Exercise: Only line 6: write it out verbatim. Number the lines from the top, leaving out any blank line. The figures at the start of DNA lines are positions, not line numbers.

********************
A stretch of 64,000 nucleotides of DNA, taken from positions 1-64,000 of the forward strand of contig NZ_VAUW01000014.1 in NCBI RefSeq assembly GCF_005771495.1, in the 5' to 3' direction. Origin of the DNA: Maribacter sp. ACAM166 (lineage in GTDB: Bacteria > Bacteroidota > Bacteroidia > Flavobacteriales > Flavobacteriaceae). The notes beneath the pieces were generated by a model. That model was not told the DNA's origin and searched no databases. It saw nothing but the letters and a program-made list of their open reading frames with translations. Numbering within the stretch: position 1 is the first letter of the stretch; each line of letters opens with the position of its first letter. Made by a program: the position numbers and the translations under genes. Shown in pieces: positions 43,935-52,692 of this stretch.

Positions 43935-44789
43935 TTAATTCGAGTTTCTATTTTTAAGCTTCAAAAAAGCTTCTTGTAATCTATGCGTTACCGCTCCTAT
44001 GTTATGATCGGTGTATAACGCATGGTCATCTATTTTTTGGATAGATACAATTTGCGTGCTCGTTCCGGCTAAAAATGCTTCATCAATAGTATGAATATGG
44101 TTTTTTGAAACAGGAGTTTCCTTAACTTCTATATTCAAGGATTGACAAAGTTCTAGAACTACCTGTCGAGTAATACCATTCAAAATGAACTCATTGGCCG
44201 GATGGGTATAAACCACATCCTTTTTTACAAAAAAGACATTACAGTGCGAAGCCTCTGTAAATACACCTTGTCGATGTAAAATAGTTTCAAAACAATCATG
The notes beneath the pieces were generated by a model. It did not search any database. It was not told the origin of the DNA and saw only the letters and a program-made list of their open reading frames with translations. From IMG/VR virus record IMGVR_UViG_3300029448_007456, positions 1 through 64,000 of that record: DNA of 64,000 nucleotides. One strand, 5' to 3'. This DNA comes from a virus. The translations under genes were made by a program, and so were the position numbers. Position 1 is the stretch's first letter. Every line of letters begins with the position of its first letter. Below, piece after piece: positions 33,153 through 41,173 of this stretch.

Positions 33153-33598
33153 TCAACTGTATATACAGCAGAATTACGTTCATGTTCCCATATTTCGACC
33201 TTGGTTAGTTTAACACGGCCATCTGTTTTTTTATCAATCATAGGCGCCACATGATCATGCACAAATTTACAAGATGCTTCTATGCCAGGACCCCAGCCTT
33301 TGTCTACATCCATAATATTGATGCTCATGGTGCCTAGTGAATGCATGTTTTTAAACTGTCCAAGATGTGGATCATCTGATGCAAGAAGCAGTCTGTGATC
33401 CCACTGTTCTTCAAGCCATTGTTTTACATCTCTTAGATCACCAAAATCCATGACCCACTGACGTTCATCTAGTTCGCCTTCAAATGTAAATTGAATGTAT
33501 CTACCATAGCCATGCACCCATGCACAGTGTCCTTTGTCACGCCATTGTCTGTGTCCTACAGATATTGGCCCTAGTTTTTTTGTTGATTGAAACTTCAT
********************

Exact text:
44201 GATGGGTATAAACCACATCCTTTTTTACAAAAAAGACATTACAGTGCGAAGCCTCTGTAAATACACCTTGTCGATGTAAAATAGTTTCAAAACAATCATG